Waaaay back in 2017 I woven three Double Huck Lace Runners in gold cotton (here). The pattern is really lovely, but the selvedges really were disappointing.
After washing and pressing and really looking hard at them, I just couldn’t put them up for sale with edges that didn’t please me, so they were packed away at the back of the guest room closet.
The selvedges of the runners had been stabilized with 2 inches of plain weave and I was sure that 21 ends of plain weave would be enough to even out Huck’s tendency to bulge unattractively; but it was not to be!
I find one of the simplest and most effective way to update a room is to change out the cushions, and this year is no different. I happened upon this amazing butter yellow textured cotton on sale and snapped it up. I was able to make cushion covers for some beige silk cushions, the change to the room was immediate; and while the cushions are lovely, they needed some contrast to really pop in the room.
My mind went back to those Double Huck Lace Runners and I figured that I could cover the small cushions that came with the couch, you know those meagre cushions that the manufacturer throws in with your purchase. My first job was to unpick the hems of the runners.
I sewed three sides of the runner and gave the envelopes a rough fit, it was almost as if it was meant to be and it was a perfect fit. It was at this point that I decided I wouldn’t bother with a zipper like in the larger cushions but sew the cushions into the envelope.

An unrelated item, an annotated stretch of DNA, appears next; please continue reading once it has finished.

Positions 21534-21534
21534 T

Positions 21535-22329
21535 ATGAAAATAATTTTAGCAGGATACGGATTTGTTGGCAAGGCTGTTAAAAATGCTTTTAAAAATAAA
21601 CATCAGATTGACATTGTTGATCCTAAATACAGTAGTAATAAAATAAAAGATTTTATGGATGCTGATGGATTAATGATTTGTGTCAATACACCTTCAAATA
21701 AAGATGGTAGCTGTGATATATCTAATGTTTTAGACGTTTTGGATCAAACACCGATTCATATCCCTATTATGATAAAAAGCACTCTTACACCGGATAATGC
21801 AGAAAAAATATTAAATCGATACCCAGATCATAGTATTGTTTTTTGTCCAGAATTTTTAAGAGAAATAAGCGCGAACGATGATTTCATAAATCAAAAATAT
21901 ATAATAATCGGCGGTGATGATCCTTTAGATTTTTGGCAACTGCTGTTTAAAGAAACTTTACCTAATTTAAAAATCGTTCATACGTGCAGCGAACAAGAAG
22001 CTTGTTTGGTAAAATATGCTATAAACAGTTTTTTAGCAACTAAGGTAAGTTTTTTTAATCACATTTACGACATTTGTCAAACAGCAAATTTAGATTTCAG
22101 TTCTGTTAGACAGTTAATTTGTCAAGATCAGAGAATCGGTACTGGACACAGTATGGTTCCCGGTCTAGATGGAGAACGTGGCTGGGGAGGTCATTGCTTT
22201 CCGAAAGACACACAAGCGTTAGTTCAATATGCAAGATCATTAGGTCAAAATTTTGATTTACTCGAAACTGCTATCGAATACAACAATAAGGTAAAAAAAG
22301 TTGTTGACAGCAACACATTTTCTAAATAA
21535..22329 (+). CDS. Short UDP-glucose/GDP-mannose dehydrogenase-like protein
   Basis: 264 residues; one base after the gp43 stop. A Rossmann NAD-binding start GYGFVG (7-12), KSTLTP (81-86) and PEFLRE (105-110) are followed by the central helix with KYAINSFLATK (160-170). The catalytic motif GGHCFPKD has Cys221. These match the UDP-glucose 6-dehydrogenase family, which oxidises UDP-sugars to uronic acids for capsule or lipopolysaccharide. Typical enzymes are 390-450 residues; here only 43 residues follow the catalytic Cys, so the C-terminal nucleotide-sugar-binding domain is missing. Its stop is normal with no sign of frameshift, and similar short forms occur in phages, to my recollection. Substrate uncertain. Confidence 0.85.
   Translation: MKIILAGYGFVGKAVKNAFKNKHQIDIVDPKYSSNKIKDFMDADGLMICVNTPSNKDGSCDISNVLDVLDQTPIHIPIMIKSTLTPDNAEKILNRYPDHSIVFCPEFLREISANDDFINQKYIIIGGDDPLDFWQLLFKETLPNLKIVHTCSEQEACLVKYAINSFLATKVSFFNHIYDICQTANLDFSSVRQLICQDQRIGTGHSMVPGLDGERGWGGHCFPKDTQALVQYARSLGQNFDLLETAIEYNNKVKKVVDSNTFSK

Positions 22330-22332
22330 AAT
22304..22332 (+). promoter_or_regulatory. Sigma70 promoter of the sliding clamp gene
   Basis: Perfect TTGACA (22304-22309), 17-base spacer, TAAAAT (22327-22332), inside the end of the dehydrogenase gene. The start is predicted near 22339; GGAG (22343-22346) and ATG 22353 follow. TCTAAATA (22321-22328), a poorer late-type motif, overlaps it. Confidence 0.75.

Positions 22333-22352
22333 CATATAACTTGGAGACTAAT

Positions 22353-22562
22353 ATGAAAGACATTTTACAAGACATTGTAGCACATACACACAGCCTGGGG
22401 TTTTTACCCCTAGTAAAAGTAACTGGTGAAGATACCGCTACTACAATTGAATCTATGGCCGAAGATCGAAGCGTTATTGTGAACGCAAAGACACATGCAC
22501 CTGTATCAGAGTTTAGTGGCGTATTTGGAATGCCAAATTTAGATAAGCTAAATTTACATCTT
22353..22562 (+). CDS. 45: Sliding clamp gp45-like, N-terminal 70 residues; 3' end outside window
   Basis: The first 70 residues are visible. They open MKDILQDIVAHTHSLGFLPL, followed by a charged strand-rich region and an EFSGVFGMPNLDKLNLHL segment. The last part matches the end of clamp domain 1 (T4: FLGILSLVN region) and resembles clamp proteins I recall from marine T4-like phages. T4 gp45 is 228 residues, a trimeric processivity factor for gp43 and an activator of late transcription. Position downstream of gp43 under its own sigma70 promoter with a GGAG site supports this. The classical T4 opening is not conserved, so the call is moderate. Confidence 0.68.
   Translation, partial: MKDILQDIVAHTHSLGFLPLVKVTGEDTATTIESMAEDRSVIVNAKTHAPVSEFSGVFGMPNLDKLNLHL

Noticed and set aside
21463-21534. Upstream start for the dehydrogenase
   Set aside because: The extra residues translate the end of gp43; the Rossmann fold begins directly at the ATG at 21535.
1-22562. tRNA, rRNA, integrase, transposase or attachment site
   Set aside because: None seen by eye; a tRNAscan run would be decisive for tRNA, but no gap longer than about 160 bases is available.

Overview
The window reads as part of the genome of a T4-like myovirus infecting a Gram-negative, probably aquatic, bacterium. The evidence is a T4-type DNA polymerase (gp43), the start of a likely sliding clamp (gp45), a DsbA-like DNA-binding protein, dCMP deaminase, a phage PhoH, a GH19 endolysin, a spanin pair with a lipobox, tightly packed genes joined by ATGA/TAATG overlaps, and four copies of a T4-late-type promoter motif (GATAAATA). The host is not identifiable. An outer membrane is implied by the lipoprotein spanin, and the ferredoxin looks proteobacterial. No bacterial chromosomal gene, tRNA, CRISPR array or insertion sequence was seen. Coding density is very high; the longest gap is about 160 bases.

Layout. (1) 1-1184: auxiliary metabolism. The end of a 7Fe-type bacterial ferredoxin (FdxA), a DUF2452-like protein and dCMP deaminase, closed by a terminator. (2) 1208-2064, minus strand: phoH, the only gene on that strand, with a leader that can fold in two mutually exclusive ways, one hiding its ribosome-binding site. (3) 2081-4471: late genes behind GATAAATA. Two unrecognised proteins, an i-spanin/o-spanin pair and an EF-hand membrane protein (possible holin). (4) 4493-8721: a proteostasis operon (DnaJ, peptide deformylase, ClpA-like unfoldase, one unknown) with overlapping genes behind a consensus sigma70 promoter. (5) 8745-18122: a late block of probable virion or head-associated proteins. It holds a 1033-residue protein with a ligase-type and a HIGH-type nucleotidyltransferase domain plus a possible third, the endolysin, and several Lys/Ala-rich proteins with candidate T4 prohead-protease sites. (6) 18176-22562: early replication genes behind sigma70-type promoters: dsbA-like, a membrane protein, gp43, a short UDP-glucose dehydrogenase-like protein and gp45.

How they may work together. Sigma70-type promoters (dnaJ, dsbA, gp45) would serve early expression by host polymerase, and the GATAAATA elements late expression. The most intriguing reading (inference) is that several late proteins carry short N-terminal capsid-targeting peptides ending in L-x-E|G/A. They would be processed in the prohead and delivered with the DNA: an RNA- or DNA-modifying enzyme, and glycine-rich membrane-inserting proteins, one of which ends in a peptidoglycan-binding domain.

To make sure I was working with the straightest edge possible I pulled a weft thread and gave the hemline a trim. Then folded the edge to the inside and pinned securely.
Now I was ready to sit in the sun and sew that seam closed. This way I could get a really good fit to the cushion.
The 18”x18” cushion really works well with the bigger butter yellow cushions and I think the double diamond motif is offset beautifully by the darker cushion inside.
They look smashing on the teal armchairs too!
The garden shot today is of the Japanese style tree supports that we made. I'm a huge fan of Japanese Maples and have six different varieties in the garden. Generally they are low to the ground and these nifty creations help prop them up without allowing the tree to absorb them into their branches. Yup, had that happen on one of them and now I have metal hooks dangling like earrings on the poor branch!